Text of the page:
What is another word for gluttony?

314 synonyms found

Pronunciation:

[ ɡlˈʌtənɪ], [ ɡlˈʌtənɪ], [ ɡ_l_ˈʌ_t_ə_n_ɪ]

Gluttony is the excessive desire or consumption of food and drink beyond what is necessary for sustenance. Synonyms for gluttony include overindulgence, greed, voracity, insatiability, and indulgence. It can also be referred to as binge eating, overeating, or pigging out. In religious contexts, it is referred to as a sin of overconsumption. Overconsumption can have detrimental effects on one's physical and mental health, leading to obesity, fatigue, and even depression. Therefore, it is important to maintain a balance in eating and drinking habits and avoid the negative effects of gluttony.

Synonyms for Gluttony:

What are the hypernyms for Gluttony?

A hypernym is a word with a broad meaning that encompasses more specific words called hyponyms.

What are the hyponyms for Gluttony?

Hyponyms are more specific words categorized under a broader term, known as a hypernym.

What are the opposite words for gluttony?

Gluttony is the excessive and uncontrolled desire to eat, often accompanied by overindulgence in food and drink. Its antonyms would be words that describe the opposite of this kind of behavior. Some possible antonyms for gluttony include abstinence, temperance, restraint, moderation, frugality, sobriety, and self-control. These words suggest a level of discipline and mindfulness in one's consumption of food and drink. They imply a balanced approach to eating, where one pays attention to the nutritional value and portion sizes of their meals rather than simply satisfying their immediate craving for food. By practicing the antonyms of gluttony, one can lead a healthier and more balanced lifestyle.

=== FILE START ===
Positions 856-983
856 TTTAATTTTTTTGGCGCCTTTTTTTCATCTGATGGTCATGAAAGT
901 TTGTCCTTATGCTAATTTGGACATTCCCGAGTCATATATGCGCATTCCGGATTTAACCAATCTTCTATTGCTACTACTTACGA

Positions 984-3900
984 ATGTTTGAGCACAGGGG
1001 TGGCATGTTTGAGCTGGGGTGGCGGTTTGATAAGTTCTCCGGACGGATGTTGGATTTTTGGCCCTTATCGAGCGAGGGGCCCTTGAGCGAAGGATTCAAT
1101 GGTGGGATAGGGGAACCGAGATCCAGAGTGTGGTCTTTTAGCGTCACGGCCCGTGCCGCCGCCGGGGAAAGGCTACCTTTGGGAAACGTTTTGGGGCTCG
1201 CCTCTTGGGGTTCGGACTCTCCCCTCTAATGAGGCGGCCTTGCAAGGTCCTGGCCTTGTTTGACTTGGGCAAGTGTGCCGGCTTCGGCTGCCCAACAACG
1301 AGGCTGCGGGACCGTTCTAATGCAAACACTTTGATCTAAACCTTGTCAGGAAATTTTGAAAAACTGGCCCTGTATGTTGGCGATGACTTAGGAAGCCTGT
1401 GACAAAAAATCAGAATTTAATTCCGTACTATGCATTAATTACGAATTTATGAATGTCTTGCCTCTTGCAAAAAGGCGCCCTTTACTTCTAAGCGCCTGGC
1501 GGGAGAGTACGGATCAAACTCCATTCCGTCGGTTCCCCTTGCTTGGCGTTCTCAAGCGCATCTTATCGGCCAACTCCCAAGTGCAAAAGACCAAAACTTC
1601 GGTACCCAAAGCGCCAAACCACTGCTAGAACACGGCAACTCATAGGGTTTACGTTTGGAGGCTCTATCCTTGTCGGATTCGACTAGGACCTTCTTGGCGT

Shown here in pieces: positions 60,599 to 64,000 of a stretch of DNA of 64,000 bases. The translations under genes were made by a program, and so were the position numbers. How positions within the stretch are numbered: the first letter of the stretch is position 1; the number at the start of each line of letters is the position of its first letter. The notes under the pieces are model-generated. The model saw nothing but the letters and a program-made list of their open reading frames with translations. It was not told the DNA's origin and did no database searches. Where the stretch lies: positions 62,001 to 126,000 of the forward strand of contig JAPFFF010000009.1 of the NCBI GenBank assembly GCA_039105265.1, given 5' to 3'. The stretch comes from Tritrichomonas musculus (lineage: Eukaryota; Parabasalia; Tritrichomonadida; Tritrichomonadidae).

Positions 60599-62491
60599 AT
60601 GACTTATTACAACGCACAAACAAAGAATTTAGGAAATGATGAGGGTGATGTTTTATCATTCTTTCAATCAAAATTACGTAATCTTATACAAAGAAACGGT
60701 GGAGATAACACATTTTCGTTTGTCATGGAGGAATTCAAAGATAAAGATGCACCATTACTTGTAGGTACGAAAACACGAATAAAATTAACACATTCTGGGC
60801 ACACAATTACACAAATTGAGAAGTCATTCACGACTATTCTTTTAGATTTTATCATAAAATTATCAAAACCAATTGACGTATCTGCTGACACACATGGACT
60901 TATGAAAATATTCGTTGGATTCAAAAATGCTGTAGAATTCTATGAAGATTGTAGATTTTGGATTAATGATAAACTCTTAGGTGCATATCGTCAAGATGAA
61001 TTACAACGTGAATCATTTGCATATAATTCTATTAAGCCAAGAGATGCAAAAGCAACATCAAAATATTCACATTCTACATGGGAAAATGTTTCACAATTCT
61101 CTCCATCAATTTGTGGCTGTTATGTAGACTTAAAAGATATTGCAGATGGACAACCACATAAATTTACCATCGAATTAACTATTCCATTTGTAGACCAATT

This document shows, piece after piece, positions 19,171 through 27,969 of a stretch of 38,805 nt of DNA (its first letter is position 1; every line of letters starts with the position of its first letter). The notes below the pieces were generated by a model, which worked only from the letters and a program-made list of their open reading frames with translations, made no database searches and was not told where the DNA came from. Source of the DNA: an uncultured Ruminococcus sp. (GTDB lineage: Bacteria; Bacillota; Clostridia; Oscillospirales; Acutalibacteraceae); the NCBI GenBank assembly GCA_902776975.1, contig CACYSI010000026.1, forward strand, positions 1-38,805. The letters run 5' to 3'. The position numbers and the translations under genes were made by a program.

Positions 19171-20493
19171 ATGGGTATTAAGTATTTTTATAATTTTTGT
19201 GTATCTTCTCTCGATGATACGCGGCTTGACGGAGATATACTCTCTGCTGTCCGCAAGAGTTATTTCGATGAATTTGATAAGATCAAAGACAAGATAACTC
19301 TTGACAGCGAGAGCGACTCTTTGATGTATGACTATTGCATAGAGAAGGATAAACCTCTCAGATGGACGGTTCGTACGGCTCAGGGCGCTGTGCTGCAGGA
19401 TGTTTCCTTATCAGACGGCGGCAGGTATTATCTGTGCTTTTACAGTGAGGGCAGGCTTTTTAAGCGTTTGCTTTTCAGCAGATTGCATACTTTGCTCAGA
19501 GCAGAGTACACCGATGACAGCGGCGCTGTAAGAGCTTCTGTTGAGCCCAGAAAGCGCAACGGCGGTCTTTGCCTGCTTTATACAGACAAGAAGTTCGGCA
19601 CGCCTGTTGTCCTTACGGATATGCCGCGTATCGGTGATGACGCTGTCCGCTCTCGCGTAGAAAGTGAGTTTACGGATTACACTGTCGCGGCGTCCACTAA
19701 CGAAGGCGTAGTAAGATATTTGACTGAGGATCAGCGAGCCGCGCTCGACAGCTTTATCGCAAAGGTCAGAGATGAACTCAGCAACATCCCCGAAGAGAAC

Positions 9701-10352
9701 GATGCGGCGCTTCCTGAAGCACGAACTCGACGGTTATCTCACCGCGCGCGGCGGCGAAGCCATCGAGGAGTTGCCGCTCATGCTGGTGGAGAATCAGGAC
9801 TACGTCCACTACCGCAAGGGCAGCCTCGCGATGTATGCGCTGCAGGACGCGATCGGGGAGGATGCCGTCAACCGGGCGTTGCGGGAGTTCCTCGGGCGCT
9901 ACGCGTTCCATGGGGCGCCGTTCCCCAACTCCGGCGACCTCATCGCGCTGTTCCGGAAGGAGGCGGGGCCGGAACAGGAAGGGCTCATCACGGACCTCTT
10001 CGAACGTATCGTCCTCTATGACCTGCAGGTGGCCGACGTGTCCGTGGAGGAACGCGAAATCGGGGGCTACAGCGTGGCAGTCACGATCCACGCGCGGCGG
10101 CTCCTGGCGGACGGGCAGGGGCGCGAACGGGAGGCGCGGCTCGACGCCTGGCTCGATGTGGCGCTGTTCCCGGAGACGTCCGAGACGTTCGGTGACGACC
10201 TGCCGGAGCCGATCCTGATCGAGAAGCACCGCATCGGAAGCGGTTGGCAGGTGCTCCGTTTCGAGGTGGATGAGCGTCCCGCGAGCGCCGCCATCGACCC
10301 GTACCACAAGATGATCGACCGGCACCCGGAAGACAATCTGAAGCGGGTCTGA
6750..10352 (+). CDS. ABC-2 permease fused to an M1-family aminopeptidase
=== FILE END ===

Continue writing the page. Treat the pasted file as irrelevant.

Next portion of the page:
Usage examples for Gluttony

This was perhaps the greatest promoter of the sensuality, gluttony, and gambling propensities which prevailed to such a demoralizing and shameful extent among the members of the brotherhood.
"The Story of Malta"
Maturin M. Ballou
Their moral digestion is as great as their physical; and even gluttony does not seem to hurt them.
"That Boy Of Norcott's"
Charles James Lever
Just as I stated in Chapter I, the city is the base of the secondary and tertiary industries, or the place which is home to those employed by those industries; it is none other than the organization of idleness and gluttony.
"Down-with-the-Cities"
Nakashima, Tadashi

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